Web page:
China is changing the way it procures drugs in its major cities. The result: Prices are set to tumble.
According to some media reports, the declines for some drugs could be as much as 90%.
Here are five things to know about the new cost-cutting effort.
What exactly is China doing?
Eleven major cities — including Beijing, Shanghai and Guangzhou — are banding together to bulk buy drugs through a tender process.
In what the government calls a pilot exercise, pharmaceutical firms were invited last month to bid for contracts to supply 31 drugs — ranging from allergy and high-blood pressure treatments to cholesterol and cancer medication.
Here’s the thing: There’ll be just one winner for each of the drugs. The victor would then solely supply that medication to the hospitals in all 11 cities.
Why’s China doing this?
The government is overhauling its healthcare system to provide better access to quality drugs and treatment for its population. While it has already begun to import more foreign drugs and make more of them reimbursable through its national insurance plan, it also wants to contain costs. Since its greatest bargaining chip is the sheer volume of demand from its massive population, China has asked cities to combine drug procurement in order to glean the best prices from drug makers.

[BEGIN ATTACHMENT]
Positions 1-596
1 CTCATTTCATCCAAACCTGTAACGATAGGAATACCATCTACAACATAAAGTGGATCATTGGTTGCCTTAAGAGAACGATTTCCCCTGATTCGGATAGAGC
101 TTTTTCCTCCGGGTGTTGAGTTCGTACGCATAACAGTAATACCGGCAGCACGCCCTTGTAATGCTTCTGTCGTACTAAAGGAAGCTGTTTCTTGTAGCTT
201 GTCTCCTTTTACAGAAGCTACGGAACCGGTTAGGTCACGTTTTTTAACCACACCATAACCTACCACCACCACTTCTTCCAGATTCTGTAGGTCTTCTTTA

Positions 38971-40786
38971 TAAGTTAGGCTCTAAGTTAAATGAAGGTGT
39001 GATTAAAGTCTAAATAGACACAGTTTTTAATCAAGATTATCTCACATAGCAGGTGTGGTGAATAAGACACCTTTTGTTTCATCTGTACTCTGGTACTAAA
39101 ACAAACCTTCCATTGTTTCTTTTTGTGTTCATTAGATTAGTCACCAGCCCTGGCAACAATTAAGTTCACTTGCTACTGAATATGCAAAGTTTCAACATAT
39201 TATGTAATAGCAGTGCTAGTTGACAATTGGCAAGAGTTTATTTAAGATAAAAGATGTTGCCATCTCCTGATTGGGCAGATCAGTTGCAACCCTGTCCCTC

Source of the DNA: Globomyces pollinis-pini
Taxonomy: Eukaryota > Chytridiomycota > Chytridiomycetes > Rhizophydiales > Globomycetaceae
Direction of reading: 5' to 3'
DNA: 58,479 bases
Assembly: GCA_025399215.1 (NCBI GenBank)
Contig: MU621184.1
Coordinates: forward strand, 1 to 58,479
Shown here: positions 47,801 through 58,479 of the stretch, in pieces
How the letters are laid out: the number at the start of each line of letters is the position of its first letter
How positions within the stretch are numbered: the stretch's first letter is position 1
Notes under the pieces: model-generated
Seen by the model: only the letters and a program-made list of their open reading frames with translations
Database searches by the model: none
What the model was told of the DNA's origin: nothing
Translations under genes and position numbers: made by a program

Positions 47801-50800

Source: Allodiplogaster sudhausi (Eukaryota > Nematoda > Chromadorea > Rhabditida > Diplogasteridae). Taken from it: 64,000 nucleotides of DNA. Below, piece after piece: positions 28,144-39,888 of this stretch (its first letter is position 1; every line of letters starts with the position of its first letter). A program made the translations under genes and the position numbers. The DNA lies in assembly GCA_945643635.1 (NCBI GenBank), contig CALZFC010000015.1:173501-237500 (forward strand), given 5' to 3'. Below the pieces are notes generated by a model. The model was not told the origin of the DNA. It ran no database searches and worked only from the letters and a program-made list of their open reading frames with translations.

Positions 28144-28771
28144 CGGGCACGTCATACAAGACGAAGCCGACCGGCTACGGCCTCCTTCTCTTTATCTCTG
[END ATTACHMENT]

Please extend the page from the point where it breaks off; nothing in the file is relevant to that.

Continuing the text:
So this is bad news for pharmaceutical companies?
Yes. Both Chinese and multinational companies oppose the plan, not least because the highly competitive tender process will inevitably slash drug prices and hurt their bottom lines. Another objection: By handing the supply of a drug almost entirely to one company, the government risks quality and supply chain issues, according to Sanofi’s China country chair Jean-Christophe Pointeau.